Let’s Talk Sand

Our Ecologicâ„¢ Mortar uses a sharp well graded proprietary blend, so it’s not just ANY Sand!

The dictionary definition of Sand: weathered particles of rocks, usually high in silica, smaller than gravels and larger than silts, typically between about 0.06 mm to 5 mm. The particles are hard and will not crumble. Sand is used as an aggregate in mortars, plasters and renders as well as a component in concretes. The properties of sand used in a mix have a major effect on its workability, final strength and durability.

The types of sand normally used in building are:

  1. Sharp sand: consists of predominantly sharp angular grains. Clean well graded sharp sand for mortar, render and plaster is selected as the best for the strength and durability it imparts to the finished work. Workability is improved by mixing with fat lime as the binder and allowing this to stand as coarse stuff (not possible with OPC as a binder on its own).
  2. Coarse sand: A sand which is composed of predominantly large and medium sized grains. The higher the proportion of large grains, then the coarser the sand. Coarse sand is used for external renders and mortars to improve durability. Very coarse sands usually require a lime binder, blending with other sands or the addition of a plasticizer to assist workability. Sharp coarse sand is the most durable but the least workable, although suitable for roughcast.
  3. Soft sand: A sand which is composed of predominantly small and rounded grains. It often has a set content, the proportion of which is variable. It feels soft in the hand when squeezed. The smallest rounded particles assist workability but can give rise to cracking and failure in the finished work.
  4. Well-graded sand: A sand with an approximately even particle size distribution. As the smaller particles may fit in between the larger particles, this even distribution reduces the proportion of voids to solids and thus is less demanding on the binder than poorly-graded sand.
  5. Blended sand: A blend of sands of different grain sizes and sharpness to achieve a good particle size distribution. This provides a balance between durability and workability. Used mostly in connection with plaster for backing coats and pointing mortar when the quality of available sand needs to be improved. Sand may be blended by sieving it to adjust the particle size proportions, or by using sands from different sources.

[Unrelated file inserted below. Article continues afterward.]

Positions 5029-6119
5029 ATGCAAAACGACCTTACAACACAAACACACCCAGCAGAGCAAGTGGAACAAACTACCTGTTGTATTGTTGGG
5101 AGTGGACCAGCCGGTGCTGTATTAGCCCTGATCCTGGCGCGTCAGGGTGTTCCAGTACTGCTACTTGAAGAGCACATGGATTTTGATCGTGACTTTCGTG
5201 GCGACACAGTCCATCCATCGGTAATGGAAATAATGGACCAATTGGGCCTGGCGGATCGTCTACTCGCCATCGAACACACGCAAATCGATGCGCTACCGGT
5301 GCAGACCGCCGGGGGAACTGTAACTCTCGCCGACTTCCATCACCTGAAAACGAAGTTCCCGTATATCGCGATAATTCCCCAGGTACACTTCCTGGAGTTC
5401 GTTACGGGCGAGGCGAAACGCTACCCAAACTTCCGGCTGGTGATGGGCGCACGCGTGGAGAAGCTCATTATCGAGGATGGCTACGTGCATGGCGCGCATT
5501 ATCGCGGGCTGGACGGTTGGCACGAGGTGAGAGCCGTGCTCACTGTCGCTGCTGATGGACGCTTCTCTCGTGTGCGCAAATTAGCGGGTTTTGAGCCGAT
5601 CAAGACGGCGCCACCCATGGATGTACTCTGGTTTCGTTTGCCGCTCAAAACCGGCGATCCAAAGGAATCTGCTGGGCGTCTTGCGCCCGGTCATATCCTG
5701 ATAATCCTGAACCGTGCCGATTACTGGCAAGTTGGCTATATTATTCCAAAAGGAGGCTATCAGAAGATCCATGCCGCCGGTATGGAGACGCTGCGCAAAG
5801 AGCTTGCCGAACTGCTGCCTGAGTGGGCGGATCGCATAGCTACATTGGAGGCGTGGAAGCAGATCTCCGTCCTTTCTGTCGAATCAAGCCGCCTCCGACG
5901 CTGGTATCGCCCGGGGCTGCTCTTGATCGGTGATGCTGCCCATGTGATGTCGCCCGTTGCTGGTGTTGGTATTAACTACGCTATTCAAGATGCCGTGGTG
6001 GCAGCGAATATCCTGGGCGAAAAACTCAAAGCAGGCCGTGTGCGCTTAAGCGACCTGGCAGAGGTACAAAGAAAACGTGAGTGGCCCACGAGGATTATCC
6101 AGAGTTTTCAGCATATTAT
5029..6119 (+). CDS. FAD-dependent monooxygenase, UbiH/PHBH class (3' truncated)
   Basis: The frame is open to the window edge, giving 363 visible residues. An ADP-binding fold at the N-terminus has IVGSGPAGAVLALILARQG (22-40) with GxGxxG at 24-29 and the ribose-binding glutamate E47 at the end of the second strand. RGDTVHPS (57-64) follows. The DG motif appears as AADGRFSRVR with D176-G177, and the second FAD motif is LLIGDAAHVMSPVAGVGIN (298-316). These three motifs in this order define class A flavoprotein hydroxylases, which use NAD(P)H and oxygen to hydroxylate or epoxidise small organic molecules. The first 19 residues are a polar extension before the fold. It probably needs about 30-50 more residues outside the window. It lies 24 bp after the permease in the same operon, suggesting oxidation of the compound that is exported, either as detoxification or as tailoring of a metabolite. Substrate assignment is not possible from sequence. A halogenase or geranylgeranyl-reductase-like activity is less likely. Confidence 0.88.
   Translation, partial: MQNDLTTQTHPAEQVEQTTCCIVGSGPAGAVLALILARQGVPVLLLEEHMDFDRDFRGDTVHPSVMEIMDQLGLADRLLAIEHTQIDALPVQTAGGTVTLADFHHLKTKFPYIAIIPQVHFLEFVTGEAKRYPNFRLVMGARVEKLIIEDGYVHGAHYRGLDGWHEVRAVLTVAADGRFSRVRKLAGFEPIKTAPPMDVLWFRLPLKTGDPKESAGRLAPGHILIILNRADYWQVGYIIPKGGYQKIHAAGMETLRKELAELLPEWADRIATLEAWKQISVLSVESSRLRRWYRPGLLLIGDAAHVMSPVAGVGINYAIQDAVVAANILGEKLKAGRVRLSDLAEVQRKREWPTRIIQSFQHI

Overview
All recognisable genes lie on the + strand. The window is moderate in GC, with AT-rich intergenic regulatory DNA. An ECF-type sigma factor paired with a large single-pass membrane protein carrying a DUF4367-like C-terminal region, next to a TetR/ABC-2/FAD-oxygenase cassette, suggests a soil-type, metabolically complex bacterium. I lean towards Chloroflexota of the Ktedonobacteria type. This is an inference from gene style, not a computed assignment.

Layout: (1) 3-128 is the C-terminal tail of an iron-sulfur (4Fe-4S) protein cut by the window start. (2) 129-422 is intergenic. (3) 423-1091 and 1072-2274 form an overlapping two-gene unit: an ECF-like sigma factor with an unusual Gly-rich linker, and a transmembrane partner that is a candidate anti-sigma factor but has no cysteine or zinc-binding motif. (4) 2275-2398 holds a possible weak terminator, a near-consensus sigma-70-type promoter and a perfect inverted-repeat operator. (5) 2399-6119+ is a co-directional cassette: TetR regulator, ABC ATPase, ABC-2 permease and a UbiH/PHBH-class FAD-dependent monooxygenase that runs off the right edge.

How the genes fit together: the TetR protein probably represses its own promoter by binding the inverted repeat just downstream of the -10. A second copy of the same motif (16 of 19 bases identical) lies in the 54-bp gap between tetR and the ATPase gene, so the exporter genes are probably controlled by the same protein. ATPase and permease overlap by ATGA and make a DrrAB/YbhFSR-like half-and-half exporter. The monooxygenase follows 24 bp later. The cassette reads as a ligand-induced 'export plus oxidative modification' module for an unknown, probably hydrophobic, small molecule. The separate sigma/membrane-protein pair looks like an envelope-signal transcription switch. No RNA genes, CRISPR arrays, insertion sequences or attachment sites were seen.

Taken from Ecole d’Avignon/Re’seau Art Nouveau

Click here to read more about the ‘right’ sand for your mortar project.

Sand

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Phone: 215-536-6706

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Lime Mortars vs. Cement FAQ with Randy Ruth

Shall I use Lime or Cement?

Q: Could I perhaps use cement and sand? What is the advantage of using lime on old stone structures

A: You should not use only cement and sand for a variety of reasons, the first being that in today’s mortars, lime adds workability and plasticity to the Portland cement mortars. Without lime in the mix or proprietary additives, the cement and sand mortar will have extremely poor workability. Secondly, modern-day cement is much different than early cement or lime, it is very hard, dense, vapor impermeable, and brittle. Cement can trap moisture inside the wall and erode the mortar behind the repair mortar, this can cause further unseen deterioration and masonry unit (stone, brick, terracotta) deterioration, thus resulting in a delayed and much larger/costly masonry repair.

The advantage of using an appropriate lime mortar on old stone structures deals with compatibility. There is a rule of thumb when approaching a restoration project and that is to repair in kind with like materials. By following this approach an individual can avoid unforeseen problems associated with trying something “new and improved” when there is such a well over 2,000 years of lime building history. There have been a number of studies done around the world on historic structures that conclude that even a small amount of Portland cement added to a lime mortar mix, can cause detrimental damage to the adjacent masonry and historic bedding mortar.

Presented by LimeWorks.us
Phone: 215-536-6706

LimeWorks.us (FaceBook : Google+ : LinkedIn : Twitter : YouTube)